ing partition even though its amplitude is only a few micro inches.
REFLECTION, DISPERSION, ABSORPTION, AND REFRACTION
Sound traversing one medium is reflected when it strikes an interface with another medium in which its velocity is different; the greater the difference in sound velocity, the more efficient the reflection. The reflection of sound usually involves dispersion or scattering.
Sound is dispersed or scattered when it is reflected from a surface, when it passes through several media, and as it passes by and around obstacles. Thus, sound striking a building as plane waves usually is reflected with some dispersion, and plane waves passing an obstacle are usually somewhat distorted. This effect is suggested by Figure 6.1.1. The amount of dispersion by reflection depends on the relationship between the wavelength of the sound and the contour of the reflecting surface.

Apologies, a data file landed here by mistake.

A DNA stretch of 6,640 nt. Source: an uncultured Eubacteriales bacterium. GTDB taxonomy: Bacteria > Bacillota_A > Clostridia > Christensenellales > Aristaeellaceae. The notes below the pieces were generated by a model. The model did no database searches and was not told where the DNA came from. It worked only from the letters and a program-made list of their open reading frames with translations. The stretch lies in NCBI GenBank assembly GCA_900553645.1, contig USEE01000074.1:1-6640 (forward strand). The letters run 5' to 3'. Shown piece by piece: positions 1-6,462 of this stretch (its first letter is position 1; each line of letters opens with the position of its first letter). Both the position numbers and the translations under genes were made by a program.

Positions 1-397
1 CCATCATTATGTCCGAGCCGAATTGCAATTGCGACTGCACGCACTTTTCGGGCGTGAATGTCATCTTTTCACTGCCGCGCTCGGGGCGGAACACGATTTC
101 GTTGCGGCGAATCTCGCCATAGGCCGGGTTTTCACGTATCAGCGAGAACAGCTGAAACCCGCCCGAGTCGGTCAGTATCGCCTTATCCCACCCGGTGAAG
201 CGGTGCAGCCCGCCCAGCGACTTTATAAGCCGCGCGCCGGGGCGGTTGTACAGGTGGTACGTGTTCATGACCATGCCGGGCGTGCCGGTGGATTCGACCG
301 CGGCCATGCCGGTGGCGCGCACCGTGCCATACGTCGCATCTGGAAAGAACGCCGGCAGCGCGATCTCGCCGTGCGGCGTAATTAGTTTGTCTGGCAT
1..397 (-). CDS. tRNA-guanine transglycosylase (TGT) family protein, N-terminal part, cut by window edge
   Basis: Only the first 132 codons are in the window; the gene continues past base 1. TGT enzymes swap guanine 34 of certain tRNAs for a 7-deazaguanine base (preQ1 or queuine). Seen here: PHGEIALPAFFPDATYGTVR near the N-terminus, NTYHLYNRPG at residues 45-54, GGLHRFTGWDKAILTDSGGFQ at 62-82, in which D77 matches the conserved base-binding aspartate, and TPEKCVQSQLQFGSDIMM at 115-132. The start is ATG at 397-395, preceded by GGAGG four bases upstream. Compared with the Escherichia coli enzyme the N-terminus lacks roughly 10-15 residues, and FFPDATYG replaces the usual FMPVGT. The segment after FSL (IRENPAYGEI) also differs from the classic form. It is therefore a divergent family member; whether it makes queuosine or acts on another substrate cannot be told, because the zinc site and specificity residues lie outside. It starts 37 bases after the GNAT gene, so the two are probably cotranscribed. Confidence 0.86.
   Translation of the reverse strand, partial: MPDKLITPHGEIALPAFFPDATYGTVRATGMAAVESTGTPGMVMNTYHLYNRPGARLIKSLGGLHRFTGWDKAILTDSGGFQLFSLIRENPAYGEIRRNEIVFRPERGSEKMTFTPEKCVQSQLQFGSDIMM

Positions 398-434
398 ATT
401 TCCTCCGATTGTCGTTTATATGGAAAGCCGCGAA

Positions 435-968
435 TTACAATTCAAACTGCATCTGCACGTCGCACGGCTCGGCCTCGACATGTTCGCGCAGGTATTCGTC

The absorption of sound involves the dissipation of its mechanical energy. Materials designed specifically for that purpose are porous so that as the sound waves penetrate, the area of frictional contact is large and the conversion of molecular motion to heat is facilitated.
Sound waves can be refracted at an interface between media having different characteristics; the phenomenon can be described by Snell's law as with light. Except for events taking place on a large scale, refraction is usually distorted by dispersion effects. In the tracking of seismic waves and undersea sound waves, refraction effects are important.
In engineering noise analysis and control, reflection, refraction, and dispersion have pronounced effects on directivity patterns.
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